REVIEW: Star Wars: The Princess and the Scoundrel

Over 40 years ago, the romance of Leia Organa and Han Solo as depicted in The Empire Strikes Back sparked a passionate response in Star Wars fandom. The iconic lines “I love you” and “I know” shared between Leia and Han before he is encased in carbonite by Darth Vader is still to this day a mainstay of franchise merchandise, often displayed across shirts intended for couples to wear indicating their shared love. Return of the Jedi cemented their place as the original One True Pair of Star Wars. Luke turns his father Darth Vader back to the light; Leia’s quest to end the Emperor’s reign is fulfilled. Han Solo, ready to graciously step aside as he believes Luke and Leia have become more than friends in his year-long absence, discovers that they are, but not in the way he imagined. The movie closes with Han and Leia in each other’s arms celebrating their victory with the Ewoks. But what happened next?

The Princess and the Scoundrel by Beth Revis (Rebel Rising) picks up at the closing moments of Return of the Jedi. As often happens in times of war, emotions are heightened, and joy is something people need desperately. In this moment, Han proposes to Leia, kicking off a new chapter in their lives. The internal journey of the book explores how marriage will change the lives of two very strong-willed individuals with very different lives. As a princess, Leia has spent most of her life fostering diplomatic ties for the Rebel Alliance and operating as a spy. Scoundrel Solo has spent a better part of his life searching for a place to belong, to feel needed. Where do they live? What will they do?

The external conflict of the book shapes their first days as a couple. The Emperor may be dead, but he’s left behind contingency plans and some are willing to believe the fake news that his death is simply a Rebel lie. Alliance leader Mon Mothma is faced with numerous looming obstacles to establishing a new government in the wake of the deaths of Palpatine and Vader. Imperial strongholds on Endor and beyond still exist. General Lando Calrissian points out that fuel will become a necessary commodity to hold in order to keep a new government functioning. Despite all these obstacles, Mon Mothma sees the wedding of General Han Solo and Princess Leia Organa as an event that suggests to the broader galaxy that things are changing for the better.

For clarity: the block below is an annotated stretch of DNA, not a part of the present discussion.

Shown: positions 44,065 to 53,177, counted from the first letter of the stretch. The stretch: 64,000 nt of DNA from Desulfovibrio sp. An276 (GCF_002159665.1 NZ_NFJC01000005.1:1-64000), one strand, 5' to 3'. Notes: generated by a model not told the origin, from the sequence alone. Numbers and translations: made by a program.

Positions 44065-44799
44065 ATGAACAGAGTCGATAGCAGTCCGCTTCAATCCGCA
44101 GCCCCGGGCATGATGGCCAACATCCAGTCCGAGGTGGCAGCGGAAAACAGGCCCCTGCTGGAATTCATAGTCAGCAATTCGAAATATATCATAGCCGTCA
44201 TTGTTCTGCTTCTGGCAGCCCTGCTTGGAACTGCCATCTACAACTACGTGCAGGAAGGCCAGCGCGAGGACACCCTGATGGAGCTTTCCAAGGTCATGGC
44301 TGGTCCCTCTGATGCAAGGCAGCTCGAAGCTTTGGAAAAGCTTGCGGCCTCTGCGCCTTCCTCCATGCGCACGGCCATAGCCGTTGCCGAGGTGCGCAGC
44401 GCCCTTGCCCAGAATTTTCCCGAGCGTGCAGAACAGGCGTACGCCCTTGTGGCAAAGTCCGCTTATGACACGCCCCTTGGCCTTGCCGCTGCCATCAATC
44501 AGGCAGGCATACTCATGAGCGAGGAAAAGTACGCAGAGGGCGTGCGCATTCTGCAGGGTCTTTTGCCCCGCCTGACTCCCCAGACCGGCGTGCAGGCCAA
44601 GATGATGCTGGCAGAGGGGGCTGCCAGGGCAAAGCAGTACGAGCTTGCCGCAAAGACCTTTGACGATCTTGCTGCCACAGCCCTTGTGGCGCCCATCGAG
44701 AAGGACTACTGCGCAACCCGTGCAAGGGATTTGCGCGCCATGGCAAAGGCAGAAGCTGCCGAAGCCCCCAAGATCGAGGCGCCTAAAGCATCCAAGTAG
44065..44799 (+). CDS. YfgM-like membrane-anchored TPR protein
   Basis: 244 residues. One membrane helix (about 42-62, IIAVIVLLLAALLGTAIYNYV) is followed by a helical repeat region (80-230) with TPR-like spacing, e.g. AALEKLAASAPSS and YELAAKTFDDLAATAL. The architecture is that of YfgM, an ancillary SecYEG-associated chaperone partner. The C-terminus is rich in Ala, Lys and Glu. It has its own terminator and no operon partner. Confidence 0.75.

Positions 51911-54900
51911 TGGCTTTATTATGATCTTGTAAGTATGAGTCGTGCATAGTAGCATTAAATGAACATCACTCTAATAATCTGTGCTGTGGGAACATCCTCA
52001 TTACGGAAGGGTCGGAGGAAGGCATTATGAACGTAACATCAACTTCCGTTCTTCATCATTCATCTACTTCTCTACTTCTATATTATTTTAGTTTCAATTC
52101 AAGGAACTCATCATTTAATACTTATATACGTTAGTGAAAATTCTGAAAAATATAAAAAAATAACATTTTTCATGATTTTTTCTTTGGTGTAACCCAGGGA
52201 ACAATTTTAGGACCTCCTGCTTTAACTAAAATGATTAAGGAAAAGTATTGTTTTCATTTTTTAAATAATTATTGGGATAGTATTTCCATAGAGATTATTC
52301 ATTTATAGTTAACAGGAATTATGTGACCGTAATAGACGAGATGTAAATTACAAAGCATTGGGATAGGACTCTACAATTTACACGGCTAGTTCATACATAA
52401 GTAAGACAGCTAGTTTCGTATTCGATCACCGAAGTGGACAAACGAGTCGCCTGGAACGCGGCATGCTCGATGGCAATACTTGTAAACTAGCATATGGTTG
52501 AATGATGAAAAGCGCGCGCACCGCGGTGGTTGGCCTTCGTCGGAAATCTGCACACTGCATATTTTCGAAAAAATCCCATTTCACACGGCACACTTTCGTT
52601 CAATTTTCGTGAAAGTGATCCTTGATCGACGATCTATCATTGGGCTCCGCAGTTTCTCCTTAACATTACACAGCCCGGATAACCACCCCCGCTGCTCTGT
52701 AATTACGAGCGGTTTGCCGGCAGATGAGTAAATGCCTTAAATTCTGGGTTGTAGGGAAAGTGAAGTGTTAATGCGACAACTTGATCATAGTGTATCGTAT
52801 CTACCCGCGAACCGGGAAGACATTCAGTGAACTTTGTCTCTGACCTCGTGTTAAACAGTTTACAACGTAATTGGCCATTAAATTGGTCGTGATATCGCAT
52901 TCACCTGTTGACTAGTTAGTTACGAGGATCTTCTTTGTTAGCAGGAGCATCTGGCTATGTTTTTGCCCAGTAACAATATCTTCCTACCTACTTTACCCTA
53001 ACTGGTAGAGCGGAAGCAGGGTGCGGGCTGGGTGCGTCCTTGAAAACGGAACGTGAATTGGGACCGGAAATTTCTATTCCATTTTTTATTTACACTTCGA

While the wedding mixes the wacky sensibilities of Ewoks in the Rebel Alliance, it also sets up the undercurrent of ecofeminism that is woven into this book, echoing powerful classics like Princess Mononoke and Mad Max Fury Road. Where nature and the patriarchal need clash, the wedding represents a willingness of the wedding planner Mon Mothma to synthesize more traditional human ceremonies with the Ewok’s spirituality that requires harmony with nature. This idea of compromise threads it way across the tale. Revis uses the events around the wedding to highlight Han’s roguish side, but also the internal musings of Leia missing her parents in a very special day, while also grappling with the very recent news that her real father was the man who tortured her and helped destroy her home world. There is a lot to unpack, so if this part seems slow, stick with it, because once the honeymoon starts the pace picks up.

Numerous Easter Eggs can be found once the couple reaches the Halcyon, the cruise ship used as the setting of Walt Disney World’s Galactic Starcruiser. If you’ve been to this one-of-a-kind event, you’ll find yourself happily reminiscing locations like the Engineering Room or Sublight Lounge and you’ll read about familiar faces like D3-09 and Riyola Keevan. If you’re not familiar with Galactic Starcruiser, the plot is moving along setting up the intrigue to come once the cruise ship reaches the moon Madurs.